6 Movies Like The Devil Wears Prada (2006) On Netflix Australia

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A seven year old Bryce (Callan McAuliffe) moves to a new neighbourhood across the street from a very spirited little girl named Juli (Madeline Carroll). She falls in love at first sight much to the dismay of the shy young lad. For the next six years, Juli overwhelms Bryce with her affections until a series of events and misunderstandings leaves her heartbroken and angry at him. Fed up, Juli begins to ignore him. However, her absence triggers a change of heart as Bryce realizes his fondness of her. He will do anything to win her back. The whole film, set in the late fifties holds the warmth and charm of small town living. With a balance of passion and playfulness, the extraordinary young cast are brilliant in their roles. Based on the novel by Wendelin Van Draanen, this endearing story of young puppy love, will make your heart melt!

Genre: Comedy, Drama, Romance

Actor: Aidan Quinn, Anthony Edwards, Ashley Taylor, Callan McAuliffe, Cody H. Carolin, Cody Horn, Inga R. Wilson, Israel Broussard, John Mahoney, Kevin Weisman, Madeline Carroll, Matthew Gold, Michael Bolten, Morgan Lily, Patricia Lentz, Penelope Ann Miller, Rebecca De Mornay, Ryan Ketzner, Shane Harper, Stefanie Scott, Wallace Bridges

Director: Rob Reiner

Rating: PG

You've probably watched and heard about enough Holocaust films to expect a formula, but you might want to put all that aside going into The Boy in Striped Pajamas. Bruno, the son of a WWII Nazi commandant forms an unlikely friendship with a Jewish kid his age in his father's concentration camp. The film is World War II told through Bruno's eyes, and while you might not get why this movie is so highly praised in its first scenes, the twisting and profound second half will have you recommending it to everyone in need of a moving story well executed, or quite simply a good cry.

Genre: Drama, Family, History, War

Actor: Amber Beattie, Asa Butterfield, Béla Fesztbaum, Cara Horgan, Charlie Baker, David Hayman, David Thewlis, Domonkos Nemeth, Gábor Harsai, Henry Kingsmill, Iván Verebély, Jack Scanlon, Jim Norton, Julia Papp, László Áron, Mihály Szabados, Richard Johnson, Rupert Friend, Sheila Hancock, Vera Farmiga, Zac Mattoon O'Brien, Zsolt Sáfár Kovács, Zsuzsa Holl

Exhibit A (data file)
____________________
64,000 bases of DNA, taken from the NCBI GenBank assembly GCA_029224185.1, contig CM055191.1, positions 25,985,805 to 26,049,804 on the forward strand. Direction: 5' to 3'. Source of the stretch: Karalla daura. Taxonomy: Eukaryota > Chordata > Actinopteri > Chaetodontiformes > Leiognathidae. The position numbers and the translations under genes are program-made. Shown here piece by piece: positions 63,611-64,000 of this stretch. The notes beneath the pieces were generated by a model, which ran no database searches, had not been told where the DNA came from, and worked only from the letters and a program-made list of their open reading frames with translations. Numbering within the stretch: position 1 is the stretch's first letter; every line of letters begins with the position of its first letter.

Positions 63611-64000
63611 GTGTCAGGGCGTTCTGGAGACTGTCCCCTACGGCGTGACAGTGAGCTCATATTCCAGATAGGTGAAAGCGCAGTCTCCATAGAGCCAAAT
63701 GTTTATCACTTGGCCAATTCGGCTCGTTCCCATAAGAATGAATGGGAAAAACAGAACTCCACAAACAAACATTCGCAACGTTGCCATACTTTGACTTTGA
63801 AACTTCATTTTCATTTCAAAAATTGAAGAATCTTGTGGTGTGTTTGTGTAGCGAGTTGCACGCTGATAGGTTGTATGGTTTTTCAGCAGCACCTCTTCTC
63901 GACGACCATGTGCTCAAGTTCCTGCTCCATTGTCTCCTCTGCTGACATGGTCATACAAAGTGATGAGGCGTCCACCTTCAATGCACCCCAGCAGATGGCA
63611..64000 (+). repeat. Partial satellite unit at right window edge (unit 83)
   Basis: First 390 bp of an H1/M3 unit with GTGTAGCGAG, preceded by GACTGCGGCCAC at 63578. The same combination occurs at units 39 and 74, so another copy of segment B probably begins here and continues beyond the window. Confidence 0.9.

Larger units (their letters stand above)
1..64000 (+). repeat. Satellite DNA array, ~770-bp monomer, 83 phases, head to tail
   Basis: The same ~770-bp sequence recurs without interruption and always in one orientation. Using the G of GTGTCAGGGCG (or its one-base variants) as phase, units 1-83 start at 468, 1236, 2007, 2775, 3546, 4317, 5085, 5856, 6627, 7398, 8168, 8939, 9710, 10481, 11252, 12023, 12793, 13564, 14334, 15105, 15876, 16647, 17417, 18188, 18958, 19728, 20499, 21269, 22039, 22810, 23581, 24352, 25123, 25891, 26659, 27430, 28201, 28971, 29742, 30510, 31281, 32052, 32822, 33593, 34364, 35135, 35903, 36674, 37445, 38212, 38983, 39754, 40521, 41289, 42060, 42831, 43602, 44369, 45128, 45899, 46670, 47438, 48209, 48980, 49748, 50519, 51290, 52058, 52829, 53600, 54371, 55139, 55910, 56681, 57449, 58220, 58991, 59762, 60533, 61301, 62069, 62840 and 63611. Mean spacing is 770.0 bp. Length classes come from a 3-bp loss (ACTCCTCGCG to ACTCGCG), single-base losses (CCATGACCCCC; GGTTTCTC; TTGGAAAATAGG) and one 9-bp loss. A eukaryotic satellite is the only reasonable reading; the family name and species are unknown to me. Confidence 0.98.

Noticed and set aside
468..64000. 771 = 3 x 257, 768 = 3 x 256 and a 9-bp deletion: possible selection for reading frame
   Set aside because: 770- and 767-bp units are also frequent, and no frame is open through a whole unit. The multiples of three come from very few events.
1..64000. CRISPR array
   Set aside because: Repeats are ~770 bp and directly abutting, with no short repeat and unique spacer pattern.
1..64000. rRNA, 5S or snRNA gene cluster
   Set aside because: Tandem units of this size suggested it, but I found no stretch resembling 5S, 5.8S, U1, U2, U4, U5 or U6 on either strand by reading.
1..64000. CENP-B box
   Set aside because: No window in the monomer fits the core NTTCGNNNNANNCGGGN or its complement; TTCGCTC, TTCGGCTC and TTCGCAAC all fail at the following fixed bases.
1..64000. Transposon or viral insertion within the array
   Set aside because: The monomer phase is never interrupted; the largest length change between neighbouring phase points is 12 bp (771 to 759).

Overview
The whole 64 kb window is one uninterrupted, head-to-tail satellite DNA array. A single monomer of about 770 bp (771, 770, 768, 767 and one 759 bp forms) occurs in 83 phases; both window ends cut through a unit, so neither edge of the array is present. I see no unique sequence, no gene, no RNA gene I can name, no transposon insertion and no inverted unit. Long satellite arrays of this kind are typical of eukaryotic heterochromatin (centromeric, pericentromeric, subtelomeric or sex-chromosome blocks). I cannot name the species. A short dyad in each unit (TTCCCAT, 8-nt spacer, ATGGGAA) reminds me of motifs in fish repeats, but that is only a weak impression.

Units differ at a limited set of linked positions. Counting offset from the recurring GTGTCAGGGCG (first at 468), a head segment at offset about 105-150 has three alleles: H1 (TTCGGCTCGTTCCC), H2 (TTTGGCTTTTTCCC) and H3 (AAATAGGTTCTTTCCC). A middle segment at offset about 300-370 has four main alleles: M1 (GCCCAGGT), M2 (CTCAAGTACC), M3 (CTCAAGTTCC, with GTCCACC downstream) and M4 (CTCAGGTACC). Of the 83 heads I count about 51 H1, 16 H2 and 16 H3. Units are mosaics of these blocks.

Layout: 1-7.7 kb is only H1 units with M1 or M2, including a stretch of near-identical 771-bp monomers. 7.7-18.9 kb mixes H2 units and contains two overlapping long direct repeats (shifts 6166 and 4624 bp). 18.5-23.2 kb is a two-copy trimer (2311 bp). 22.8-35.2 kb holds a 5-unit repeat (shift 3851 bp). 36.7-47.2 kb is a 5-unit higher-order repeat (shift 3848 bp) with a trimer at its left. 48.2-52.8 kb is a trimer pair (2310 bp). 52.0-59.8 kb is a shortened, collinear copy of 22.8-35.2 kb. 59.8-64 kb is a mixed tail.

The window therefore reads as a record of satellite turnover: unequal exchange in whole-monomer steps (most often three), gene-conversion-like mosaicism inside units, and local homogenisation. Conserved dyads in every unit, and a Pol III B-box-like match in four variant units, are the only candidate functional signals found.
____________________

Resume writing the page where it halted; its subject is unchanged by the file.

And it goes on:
Director: Mark Herman

Rating: PG-13

This coming-of-age story based on the bestseller by the same name starts fun but veers towards darker territory. It's about a high-schooler who makes two older friends, played perfectly by Ezra Miller and Emma Watson. But as he gets closer to one of them, his anxieties and past trauma come to the surface. The impressive depth to which the makers of The Perks of Being a Wallflower were able to take it is what elevates it to greatness. It's the perfect mix between easy and challenging. If there is ever such a thing, it's this movie.

Genre: Comedy, Drama

Actor: Adam Hagenbuch, Brian Balzerini, Chelsea Zhang, Dihlon McManne, Dylan McDermott, Emily Marie Callaway, Emma Watson, Erin Wilhelmi, Ezra Miller, Joan Cusack, Joe Fishel, Johnny Simmons, Jordan Paley, Julia Garner, Kate Walsh, Landon Pigg, Leo Miles Farmerie, Logan Lerman, Mae Whitman, Mark McClain Wilson, Melanie Lynskey, Morgan Wolk, Nicholas Braun, Nina Dobrev, Patrick de Ledebur, Paul Rudd, Reece Thompson, Stacy Chbosky, Stephen Chbosky, Tom Savini, William L. Thomas, Zane Holtz

Director: Stephen Chbosky

Rating: PG-13

A sleek revision of the classic Charlotte Brontë novel, the 2011 version of Jane Eyre features Mia Wasikowska as the titular governess and Michael Fassbender as her employer-and-lover-with-a-secret, Rochester — both lending stunningly aggrieved performances to the tale of their burgeoning love affair. The film is somber yet wonderfully polished as it plays out their individual complexities and growing passions. This film is also notable as the sophomore directorial effort of Cary Fukunaga, who would go on to great acclaim for his work on the first season of True Detective as well as Beasts of No Nation. Fans of Fukunaga’s work are just a likely to enjoy this one as are devotees of well-crated adaptations of classic literature.